I d love the idea of special abilities literally effecting how the game is played, what I’m not a fan of was the fact that, essentially, this was it. I tried my best to outright love this game but I found myself wishing for one of two things; either I could stop playing in the weird ability modes and just go back to platforming or I could earn myself some new abilities to use. By the time I had finished the game I’d realised that they shouldn’t have been labelled as abilities because, at the end of the day, that isn’t what they were and it hit me harder than I though it would. Don’t get me wrong, the gameplay is extremely fun, I just wanted a little bit more or to go back to the basics, it was left in an odd place.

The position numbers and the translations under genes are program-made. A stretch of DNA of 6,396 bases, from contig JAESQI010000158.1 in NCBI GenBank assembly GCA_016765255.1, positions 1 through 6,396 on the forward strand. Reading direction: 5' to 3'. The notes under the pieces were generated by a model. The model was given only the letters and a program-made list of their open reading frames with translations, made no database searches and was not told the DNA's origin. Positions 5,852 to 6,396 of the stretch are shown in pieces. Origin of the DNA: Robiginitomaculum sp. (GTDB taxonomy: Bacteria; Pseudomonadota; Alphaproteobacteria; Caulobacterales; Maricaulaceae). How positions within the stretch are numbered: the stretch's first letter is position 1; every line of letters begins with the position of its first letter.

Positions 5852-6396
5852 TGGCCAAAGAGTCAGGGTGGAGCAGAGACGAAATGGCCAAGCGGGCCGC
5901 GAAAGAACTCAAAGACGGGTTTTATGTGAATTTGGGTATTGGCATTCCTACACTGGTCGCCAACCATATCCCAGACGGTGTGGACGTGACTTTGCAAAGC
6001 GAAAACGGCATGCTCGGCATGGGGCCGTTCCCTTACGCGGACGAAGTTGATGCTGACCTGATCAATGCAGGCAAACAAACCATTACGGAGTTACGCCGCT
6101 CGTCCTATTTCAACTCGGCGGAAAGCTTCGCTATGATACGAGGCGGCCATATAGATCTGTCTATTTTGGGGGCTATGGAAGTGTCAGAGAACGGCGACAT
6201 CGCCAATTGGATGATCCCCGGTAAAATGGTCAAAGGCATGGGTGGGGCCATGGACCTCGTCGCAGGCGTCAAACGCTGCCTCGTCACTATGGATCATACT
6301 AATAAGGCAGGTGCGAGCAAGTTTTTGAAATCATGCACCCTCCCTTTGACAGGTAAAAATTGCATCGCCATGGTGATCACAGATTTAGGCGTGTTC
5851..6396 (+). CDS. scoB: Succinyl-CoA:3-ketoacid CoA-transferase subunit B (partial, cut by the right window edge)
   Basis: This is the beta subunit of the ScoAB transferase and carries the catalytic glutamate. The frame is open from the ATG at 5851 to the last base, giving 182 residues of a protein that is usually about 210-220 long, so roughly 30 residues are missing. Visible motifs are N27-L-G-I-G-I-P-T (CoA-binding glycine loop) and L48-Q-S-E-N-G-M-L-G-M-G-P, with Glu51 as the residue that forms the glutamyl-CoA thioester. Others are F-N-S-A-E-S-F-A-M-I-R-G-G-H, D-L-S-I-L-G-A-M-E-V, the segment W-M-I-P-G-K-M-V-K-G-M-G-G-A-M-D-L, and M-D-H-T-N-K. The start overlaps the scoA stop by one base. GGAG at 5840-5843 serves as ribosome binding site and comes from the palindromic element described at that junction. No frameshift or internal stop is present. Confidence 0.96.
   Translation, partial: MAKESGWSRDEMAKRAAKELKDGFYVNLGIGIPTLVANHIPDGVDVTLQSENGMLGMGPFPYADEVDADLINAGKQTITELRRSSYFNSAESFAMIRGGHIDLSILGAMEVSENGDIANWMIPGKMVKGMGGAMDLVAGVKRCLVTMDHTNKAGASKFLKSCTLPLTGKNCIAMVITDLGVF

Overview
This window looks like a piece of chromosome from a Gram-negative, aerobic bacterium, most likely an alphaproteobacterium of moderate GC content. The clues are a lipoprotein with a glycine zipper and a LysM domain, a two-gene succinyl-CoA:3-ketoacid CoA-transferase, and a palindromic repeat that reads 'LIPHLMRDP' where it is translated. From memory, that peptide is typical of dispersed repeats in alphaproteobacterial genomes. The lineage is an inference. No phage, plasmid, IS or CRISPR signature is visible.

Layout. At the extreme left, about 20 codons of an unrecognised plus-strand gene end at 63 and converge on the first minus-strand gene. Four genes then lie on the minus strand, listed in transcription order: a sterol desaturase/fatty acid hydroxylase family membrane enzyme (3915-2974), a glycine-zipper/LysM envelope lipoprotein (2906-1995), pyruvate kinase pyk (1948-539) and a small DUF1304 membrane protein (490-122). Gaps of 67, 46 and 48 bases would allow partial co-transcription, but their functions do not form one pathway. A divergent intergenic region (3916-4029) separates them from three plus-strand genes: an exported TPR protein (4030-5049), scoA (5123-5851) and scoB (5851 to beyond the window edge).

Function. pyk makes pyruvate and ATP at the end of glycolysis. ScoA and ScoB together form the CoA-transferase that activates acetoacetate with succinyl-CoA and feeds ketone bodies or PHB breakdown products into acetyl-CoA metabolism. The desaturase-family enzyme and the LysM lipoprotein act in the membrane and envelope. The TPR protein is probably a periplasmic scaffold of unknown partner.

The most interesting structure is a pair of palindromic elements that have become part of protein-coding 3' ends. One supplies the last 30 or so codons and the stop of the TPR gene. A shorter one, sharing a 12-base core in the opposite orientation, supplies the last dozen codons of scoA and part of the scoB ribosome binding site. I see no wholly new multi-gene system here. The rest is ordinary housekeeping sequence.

Another thing that really dampened my experience with this game is the collectables; in every stage there are three golden VHS tapes to find, finding them gave you a nice shiny coin icon over that level that made you feel good but, in end, unlocked nothing but production art and music which is, more or less, nothing. There were also Bum Bags/Fanny Packs to collect around levels and they did the same thing. I actually got every single VHS tape in the game and I thought it would do something for me but it never eventuated into anything which made my efforts a complete waste. It was great as a download game, only to be released on the eShop but this is a full retail game, on shop shelves that is going for over fifty dollars, I just expected that little bit extra. Maybe I’ve become to greedy as a gamer, I just felt like this game could’ve been perfect.
Audio And Visuals